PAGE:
One of the easiest mods to do, yet people can't always get it right. Some just seem to mess it all up. The key is finding the right wheel/tire combination that matches the car. Not every wheel matches every car. It also depends on the theme of your car—3-piece Japan wheels belong on VIP cars...not trucks. Likewise, no matter what you think, chrome wheels have no place on cars. They only belong on trucks. Your wheels need to be unique.

The suspension is also key. The car should be lowered enough to eliminate large wheel gaps between the fender and the tires. This is achieved through drop springs, coilovers or air suspension—the latter being the most exotic and the most flexible.

While you're changing the wheels and tires, take some time to put on some slotted or drilled brake rotors and some upgraded brake calipers. These score points as well.

Can This Toyota Camry Be a Show Car?

Should this car be considered a show car? I mean, it's just a Toyota Camry. In my eyes...yes. Why? The wheels/tires alone are valued at around $4,500. To achieve that kind of stance, the car has to be riding on air suspension. Not everyone does this modification because it costs money. However, that seems to be all that is done to this car. I believe it is show car worthy; however, more mods would need to be done in order to be fully considered a show car. The owner is on his/her way, though.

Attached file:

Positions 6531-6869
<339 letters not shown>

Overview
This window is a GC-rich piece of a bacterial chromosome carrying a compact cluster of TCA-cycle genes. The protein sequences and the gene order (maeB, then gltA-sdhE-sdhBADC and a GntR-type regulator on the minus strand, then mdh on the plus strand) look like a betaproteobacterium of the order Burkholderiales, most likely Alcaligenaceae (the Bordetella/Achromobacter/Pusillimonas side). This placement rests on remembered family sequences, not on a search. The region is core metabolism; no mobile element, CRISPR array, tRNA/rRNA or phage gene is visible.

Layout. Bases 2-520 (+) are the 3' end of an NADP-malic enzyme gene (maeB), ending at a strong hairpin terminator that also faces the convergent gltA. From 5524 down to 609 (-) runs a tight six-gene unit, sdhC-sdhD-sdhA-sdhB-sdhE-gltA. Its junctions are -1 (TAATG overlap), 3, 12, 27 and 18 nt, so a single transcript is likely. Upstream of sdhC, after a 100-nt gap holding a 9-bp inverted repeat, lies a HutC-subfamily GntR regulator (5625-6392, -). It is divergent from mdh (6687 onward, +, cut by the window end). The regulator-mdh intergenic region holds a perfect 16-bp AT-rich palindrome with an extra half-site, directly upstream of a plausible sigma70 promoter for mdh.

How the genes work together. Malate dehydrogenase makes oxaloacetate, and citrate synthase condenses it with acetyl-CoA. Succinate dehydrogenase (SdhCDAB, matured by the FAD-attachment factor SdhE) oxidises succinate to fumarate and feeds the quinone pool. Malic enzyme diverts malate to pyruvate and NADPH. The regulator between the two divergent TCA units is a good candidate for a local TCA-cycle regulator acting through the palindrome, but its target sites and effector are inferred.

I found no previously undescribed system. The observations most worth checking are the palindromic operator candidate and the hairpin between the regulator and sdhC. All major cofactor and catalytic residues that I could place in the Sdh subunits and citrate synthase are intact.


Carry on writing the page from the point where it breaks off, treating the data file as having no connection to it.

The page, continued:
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Show car?

Show car?

Can This Acura TSX Be a Show Car?

In this Acura TSX example, the owner seems like he/she wants to convert it to the European style Honda Accord. But just look at how much work and quality was done to the engine bay. Wheels/tires don't look very special or unique to me. Suspension looks average and normal for the wheel/tire combo. Without knowing what is going on in the interior, it just looks like the owner went for converting the car to a European style Accord along with doing JDM types of modifications. I'd say that this is a show worthy vehicle.